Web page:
Bullion will average $1,250 this quarter, dropping to $1,225 in the first three months of 2014 and $1,195 in the following period, the Bloomberg survey showed. The most-accurate list includes the top five overall forecasters of precious metals, and the remaining five are made up of the best analysts for gold, silver, platinum and palladium individually.
Jeffrey Currie, Goldman Sachs Group Inc.’s head of commodities research who correctly forecast this year’s rout, said Oct. 8 that gold is a “slam dunk” sell for next year because the U.S. economy will strengthen after lawmakers resolve the stalemates over the budget and debt ceiling. Goldman expects prices to be at $1,050 at the end of 2014.
Gold rose 70% from December 2008 to June 2011 as the Fed pumped more than $2 trillion into the financial system, increasing concern about currency debasement and inflation. Consumer-price gains averaged 2.2% the past two years, compared with a 10-year average of 2.4%. The S&P 500 index is trading 0.5% below the record set Sept. 19.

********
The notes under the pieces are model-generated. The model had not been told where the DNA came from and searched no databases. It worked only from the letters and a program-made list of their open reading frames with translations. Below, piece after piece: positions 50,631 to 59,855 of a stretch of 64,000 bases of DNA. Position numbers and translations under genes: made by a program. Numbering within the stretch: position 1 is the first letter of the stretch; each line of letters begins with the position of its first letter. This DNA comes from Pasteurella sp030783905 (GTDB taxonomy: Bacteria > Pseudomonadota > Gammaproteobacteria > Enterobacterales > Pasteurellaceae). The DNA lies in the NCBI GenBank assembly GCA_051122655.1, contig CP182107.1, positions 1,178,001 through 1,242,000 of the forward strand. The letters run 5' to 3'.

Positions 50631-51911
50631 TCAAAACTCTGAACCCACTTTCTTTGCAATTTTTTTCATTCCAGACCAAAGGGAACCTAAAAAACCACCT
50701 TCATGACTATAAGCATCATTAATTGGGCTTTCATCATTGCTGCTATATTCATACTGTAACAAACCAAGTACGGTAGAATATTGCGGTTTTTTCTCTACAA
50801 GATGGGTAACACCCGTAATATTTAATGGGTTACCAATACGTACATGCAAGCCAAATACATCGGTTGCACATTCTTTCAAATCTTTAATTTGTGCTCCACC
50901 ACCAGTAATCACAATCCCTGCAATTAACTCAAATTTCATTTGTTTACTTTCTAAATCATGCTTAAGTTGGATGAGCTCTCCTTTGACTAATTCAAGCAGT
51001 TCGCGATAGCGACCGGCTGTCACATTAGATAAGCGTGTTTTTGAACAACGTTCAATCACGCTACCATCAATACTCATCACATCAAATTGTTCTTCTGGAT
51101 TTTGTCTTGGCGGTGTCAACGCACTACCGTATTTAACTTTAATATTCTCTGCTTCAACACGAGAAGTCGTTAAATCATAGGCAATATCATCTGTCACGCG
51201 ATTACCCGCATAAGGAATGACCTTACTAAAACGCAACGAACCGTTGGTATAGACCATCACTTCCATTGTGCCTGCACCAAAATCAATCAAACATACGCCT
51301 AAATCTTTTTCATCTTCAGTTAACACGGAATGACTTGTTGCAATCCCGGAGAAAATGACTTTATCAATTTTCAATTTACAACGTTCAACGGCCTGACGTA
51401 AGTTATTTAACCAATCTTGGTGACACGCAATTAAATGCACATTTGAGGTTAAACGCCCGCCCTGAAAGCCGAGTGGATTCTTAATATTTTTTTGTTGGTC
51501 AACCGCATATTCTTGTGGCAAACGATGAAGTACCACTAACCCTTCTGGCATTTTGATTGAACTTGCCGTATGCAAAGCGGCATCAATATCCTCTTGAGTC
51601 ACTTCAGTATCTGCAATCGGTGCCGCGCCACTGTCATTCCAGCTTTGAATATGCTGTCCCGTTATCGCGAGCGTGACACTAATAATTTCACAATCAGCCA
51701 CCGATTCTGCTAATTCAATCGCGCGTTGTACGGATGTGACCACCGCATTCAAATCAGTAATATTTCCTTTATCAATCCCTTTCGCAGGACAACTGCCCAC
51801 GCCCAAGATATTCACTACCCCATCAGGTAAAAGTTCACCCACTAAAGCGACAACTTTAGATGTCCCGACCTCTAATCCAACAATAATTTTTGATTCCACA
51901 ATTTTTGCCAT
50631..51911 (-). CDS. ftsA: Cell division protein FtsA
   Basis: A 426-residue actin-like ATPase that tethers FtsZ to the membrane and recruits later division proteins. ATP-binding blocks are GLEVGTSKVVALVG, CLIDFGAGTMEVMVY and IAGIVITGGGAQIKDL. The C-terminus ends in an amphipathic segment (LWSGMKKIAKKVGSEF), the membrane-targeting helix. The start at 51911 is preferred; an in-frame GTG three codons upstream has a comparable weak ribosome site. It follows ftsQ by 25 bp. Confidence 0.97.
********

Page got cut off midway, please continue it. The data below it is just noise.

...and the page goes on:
There are still risks the global recovery will be weaker than expected, with the International Monetary Fund cutting its 2014 growth outlook on Oct. 8 to 3.6% from 3.8%. China will expand 7.4% next year, the least since 1990, and the 17-nation euro area will grow 1% after contracting since the start of 2012, according to economist estimates compiled by Bloomberg.
Demand for physical gold may also curb the decline in prices anticipated in the Bloomberg survey. The metal jumped as much as 21% in two months after reaching a 34-month low of $1,180.50 on June 28 as Asian demand for jewelry, bars and coins surged. Global sales of bullion bars and coins gained 78% to a record in the second quarter, according to the London-based World Gold Council.
“If we saw any big downside moves then you would get a surge in Chinese buying,” said David Wilson, an analyst at Citigroup Inc. in London. “People are buying gold not just for investment. The jewelry market is growing rapidly and I suspect people will bargain hunt.”